Meeting The Roses

Women’s voices and laughter ripple through the opulent foyer of Woolwich Town Hall. I look up into the echo chamber that is watched over by Queen Victoria.

“Room 4” a male voice shouts from behind.

“WI?” I ask.

“Yes, up the stairs to the right” the security guard confirms.

It’s my first meeting. I’m not sure what to expect, other than assurances of homemade cake, tea and some yoga promised on a Tweet from theWoolwich and Plumstead Roses the day before.

My last encounter with the WI was their cake tent at a very wet Bestival on the Isle of White about 10 years ago. It was by far the best venue at the festival, followed closely by the rum shack and dance hall where I learned lindy hop in Wellington boots.

Back in Woolwich, there’s something reassuring about by the early formalities of the meeting where guests and new members are welcomed. This is followed by news from craft and food sub committees, announcements of a new book club, supper club and walking group. The Chair reads out a list of resolutions that have been put forward by WIs throughout the country including campaigns on promoting plant biosecurity, improving air quality and more women-focussed issues such as pelvic floor education and menstrual health. As someone with long suffering period and ovulation pain with no clear answers from inconclusive NHS investigations, its reassuring to hear this is on the agenda.

Whilst I’ve read about the WI being a progressive and modern organisation, smashing stereotypes of jam making and knitting circles, I’m pleasantly comforted by the pillars of tradition at the meeting. A celebration of homemade culture threads through: the display of mozaic tiles made by members; requests for jam jars to stuff full of goodies and make pretty as £1 raffle prizes for the next Plumstead Made Merry market; the cake making rota; future craft sessions to make macrami plant holders; cocktail stirers repurposed as stems for material tulips; more requests for jars and fruit for jam making.

I am reminded of my grandmas much sought after chutney recipe. I wonder if my well organised bead collection that is gathering dust might find a new lease of life through this forum.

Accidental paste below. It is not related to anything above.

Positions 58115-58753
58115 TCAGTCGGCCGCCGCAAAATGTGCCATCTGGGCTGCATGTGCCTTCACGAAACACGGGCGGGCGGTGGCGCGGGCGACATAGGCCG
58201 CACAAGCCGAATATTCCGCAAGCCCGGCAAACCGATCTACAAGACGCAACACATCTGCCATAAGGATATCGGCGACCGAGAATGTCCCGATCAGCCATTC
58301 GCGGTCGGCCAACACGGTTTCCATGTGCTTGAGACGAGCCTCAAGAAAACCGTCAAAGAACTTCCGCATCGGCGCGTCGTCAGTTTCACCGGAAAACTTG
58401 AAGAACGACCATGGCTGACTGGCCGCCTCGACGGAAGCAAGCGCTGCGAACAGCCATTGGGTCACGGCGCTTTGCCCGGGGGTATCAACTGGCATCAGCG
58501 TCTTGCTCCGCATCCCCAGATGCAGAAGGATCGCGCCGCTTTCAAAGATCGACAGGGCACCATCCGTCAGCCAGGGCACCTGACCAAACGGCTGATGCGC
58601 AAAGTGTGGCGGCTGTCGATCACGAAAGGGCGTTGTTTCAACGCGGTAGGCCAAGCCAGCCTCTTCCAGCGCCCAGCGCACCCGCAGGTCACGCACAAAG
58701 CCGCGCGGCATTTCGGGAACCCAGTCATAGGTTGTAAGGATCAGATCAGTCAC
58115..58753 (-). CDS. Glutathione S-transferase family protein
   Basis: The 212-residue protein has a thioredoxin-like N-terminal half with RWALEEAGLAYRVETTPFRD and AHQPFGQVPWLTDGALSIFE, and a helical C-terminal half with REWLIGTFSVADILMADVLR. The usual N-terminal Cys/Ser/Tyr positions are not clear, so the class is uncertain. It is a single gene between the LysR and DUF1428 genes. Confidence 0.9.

After completing yoga (fuelled by cake), to close, theres a raffle, where one member has made a colourful bag out of her husband’s ties as a prize. The room chuckles as jokes are made about whether this now tie-less husband knew about the craft project.

This welcoming, diverse community of women have clearly developed close friendships, shared interests and don’t take themselves too seriously. They have purpose and agency, and I’d like to know them better.

I thank them for having me and as I leave the smiles behind the security guard is enjoying a slice of chocolate cake. I find my way back down the stairs, out the door and cross the road to the bus stop.

Echos of the meeting are carried with me all the way home.

Adventures of Old Red & Other Tales from Woolwich


I take an unmarked path between Bloomfield and Burrage Road into a residential area. I turn left down a narrow, walled corridor and get to a crossroads of garden fences. A sorry looking folding chair sits poised with its ripped lilac material, facing someone’s back garden gate.
A discarded Christmas gift bag with a confused looking polar bear leans nonchalantly against the wall, staring at the gate. A red mop handle, ‘Old Red’, contemplates his fate in the corner.
Out of picture are two mop heads, each wondering which one Old Red will choose. Limp desperation is in the air. The tension is really too much.
Something has definitely gone down here.

I scuttle off.


Caught at the right (or maybe its the wrong) angle, the 1st Duke of Wellington is looking most pleased with himself, asserting his grandeur on a plinth that is surrounded by 4 balls. The Duke is peering down on a group of rather miserable looking exercisers who have just finish their workout. There is something superhero about old Wellybobs in his cape. He was Master General of the Ordnance, Royal Arsenal, from 1818 to 1827. I think better of singing an “I saw your winkie” jingle, and wander off. To retain his dignity, I should respectfully note that the statue is best viewed from the front. [I didn’t take any pictures from the front so go see him in person if you are curious].


Two guys having a cigarette break loiter in a car park against the backdrop of Cannon Place.